Staying safe on winter dog walks
Dogs need regular outdoor exercise all year round and usually aren’t put off by bad weather. Here are some tips for staying safe with your dog this winter:
- Be seen and not hurt – reflective clothing for you and your dog can help you stay safe on dark winter morning and evening walks.
- Walk your dog in daylight hours wherever possible.
- Keep your dog on a lead unless in a totally traffic-free area.
- Consider getting a winter coat for dogs with thin, fine hair. A coat might also be helpful to older dogs or dogs who’ve got joint problems like arthritis.
- Towel dry your dog after snowy or rainy walks. You can also dry them with a hairdryer – keep it on a low heat setting and held some distance away from your dog.
- Stop clumps of snow gathering on your dog’s paws by trimming the hair between their toes or training them to wear doggy boots.
- Don’t keep your dog outside in freezing temperatures without access to shelter or warmth.
- Don’t leave them in a car – even a few minutes in a cold car can cause hypothermia.
Keeping cats active and safe in winter
Dark winter nights can be a danger to your cat and many of our feline friends prefer to stay in out of the cold and wet. Here are our vets tips to keep them safe but active this winter:
- Keep cats in at night when they’re more at risk from road traffic accidents.
- Stop your cat becoming a coach potato by playing games with them. Cats love to chase and pounce.
- Create an activity centre for them full of cat-safe toys and scratching posts.
- Hide a favourite toy and encourage your cat to hunt it out.
Keeping small pets warm in winter
Our small pets really feel the cold, so here’s how to give them a warm winter:
- Bring rabbits and guinea pigs indoors – make sure they’re kept away from other pets, stressful noises, and smoky atmospheres.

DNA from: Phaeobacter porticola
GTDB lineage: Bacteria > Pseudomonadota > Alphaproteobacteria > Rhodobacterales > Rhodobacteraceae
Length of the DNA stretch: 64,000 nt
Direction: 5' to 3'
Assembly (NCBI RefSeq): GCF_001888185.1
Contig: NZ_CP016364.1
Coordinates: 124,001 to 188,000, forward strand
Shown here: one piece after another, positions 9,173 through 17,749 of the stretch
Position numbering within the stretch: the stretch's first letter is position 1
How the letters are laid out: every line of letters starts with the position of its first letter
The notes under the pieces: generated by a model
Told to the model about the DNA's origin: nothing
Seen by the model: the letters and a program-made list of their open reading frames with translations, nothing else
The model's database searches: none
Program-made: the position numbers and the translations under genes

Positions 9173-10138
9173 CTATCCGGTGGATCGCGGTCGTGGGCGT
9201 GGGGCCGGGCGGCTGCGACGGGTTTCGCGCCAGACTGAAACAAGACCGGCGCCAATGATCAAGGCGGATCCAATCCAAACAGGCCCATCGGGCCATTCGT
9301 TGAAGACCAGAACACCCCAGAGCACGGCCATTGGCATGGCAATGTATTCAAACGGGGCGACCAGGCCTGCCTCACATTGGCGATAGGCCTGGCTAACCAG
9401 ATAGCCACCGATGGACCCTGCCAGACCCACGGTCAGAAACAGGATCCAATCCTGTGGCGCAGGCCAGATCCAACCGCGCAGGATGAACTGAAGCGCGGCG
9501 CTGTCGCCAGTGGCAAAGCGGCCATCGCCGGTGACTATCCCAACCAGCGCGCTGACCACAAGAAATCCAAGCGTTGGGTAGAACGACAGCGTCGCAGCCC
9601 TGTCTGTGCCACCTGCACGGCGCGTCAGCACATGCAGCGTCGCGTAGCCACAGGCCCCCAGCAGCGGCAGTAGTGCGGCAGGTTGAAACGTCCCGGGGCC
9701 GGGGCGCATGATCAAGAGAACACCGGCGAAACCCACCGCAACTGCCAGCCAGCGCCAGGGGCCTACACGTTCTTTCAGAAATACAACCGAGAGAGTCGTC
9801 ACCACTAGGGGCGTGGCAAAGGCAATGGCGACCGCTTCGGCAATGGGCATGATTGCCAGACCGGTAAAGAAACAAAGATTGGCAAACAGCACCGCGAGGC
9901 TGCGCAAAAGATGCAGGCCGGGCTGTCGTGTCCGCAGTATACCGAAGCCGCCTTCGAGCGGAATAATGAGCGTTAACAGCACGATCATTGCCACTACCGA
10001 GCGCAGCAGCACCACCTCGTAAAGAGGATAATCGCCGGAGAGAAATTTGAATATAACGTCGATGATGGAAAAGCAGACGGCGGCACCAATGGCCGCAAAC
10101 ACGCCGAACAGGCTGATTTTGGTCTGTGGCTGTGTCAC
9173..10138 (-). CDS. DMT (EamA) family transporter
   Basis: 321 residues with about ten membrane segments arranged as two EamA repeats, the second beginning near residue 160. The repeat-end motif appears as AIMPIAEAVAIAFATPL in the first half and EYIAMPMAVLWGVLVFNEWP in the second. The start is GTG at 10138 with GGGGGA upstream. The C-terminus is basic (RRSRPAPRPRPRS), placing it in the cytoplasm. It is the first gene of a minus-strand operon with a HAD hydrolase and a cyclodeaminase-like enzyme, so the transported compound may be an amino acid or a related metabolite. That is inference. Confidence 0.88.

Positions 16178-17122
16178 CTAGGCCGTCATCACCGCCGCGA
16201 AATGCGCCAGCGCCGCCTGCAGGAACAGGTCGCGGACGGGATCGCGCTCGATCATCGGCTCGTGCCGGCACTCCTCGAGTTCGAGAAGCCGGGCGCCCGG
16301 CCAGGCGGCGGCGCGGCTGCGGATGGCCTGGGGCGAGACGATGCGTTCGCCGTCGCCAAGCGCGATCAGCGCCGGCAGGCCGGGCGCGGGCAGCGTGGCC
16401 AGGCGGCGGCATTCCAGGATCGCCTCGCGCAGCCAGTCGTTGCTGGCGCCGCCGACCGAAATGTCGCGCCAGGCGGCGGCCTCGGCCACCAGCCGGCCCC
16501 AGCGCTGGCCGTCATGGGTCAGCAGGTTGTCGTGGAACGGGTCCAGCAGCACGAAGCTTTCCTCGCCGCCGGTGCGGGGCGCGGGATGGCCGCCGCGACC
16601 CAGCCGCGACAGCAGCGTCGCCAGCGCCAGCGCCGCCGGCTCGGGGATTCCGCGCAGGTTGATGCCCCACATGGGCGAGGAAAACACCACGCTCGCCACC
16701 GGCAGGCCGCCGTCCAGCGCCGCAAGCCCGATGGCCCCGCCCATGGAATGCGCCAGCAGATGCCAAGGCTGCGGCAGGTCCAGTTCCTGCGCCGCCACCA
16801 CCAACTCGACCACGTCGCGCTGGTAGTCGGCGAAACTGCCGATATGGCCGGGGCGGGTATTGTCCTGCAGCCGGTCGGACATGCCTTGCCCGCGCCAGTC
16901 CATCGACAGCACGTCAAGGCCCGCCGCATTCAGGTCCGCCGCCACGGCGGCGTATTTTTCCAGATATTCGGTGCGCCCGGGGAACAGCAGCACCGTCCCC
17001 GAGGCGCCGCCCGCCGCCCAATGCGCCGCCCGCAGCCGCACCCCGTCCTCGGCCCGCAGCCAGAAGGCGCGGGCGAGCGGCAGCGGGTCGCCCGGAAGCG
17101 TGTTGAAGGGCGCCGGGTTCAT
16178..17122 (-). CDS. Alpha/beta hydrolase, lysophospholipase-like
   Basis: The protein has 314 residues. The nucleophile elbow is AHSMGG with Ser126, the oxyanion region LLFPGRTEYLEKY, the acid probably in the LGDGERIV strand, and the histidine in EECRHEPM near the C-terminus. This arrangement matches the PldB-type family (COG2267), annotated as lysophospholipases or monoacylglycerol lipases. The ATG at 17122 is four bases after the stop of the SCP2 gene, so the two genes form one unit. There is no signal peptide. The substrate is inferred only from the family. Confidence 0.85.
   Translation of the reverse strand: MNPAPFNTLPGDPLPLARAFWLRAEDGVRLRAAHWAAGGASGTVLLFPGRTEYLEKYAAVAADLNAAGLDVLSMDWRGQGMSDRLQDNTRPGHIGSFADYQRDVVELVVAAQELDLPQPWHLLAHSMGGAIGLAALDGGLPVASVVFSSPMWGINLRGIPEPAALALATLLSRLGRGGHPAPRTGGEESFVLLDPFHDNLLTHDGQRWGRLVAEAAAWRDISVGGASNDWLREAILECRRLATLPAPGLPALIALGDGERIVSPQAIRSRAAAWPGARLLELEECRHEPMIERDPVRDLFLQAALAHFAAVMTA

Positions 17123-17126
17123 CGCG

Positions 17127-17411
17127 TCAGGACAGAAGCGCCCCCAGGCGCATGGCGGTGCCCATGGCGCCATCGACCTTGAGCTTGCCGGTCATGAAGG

- If you can’t bring them indoors, you could move their outdoor to a shed or garage – make sure the area is car-free because exhaust fumes can be fatal.
- Even in cold weather, rabbits and guinea pigs need natural light and exercise. Give them an outdoor exercise run to use.
- Keep their hutch dry and well ventilated. Put a blanket or piece of carpet over the hutch to help keep it warm.
- Give them some extra warm bedding and change it at least twice a week.
- Check their water bottles every day to make sure they aren’t frozen.
Don’t forget your small pets this festive season and let them join in the fun! Offer them some of their favourite food wrapped in brown paper. Figuring out how to get to the food is a great challenge to occupy their inquisitive minds and stops them getting bored.
Keeping chickens cosy
- Healthy chickens with lots of thick feathers are able to cope with most cold weather.
- If your chickens have a bluish or very cold comb, they’ll need extra protection from winter weather. You can cover their coop with old carpet, blankets, bubble wrap or flattered cardboard to give them extra insulation. A deep layer of straw or wood shavings on the floor will also help keep your birds warm.
- If you have a few birds in a large coop, put a cardboard box on its side in the corner of their coop and half fill it with chopped straw or wood shavings. They can snuggle up in here to make the most of each other’s’ body heat. Check on them after dark to make sure they’re sleeping together in the box.
- If your chicken has a large, floppy comb it might get frostbite. Smear the comb with Vaseline to help prevent this.
- It’s really important that your chickens have access to fresh water. Bring drinkers in at night and refill them in the morning with warm water, which hens enjoy. Top them up with more warm water during the day.
- Give them a warm meal by mixing crumble or pellets with hot water.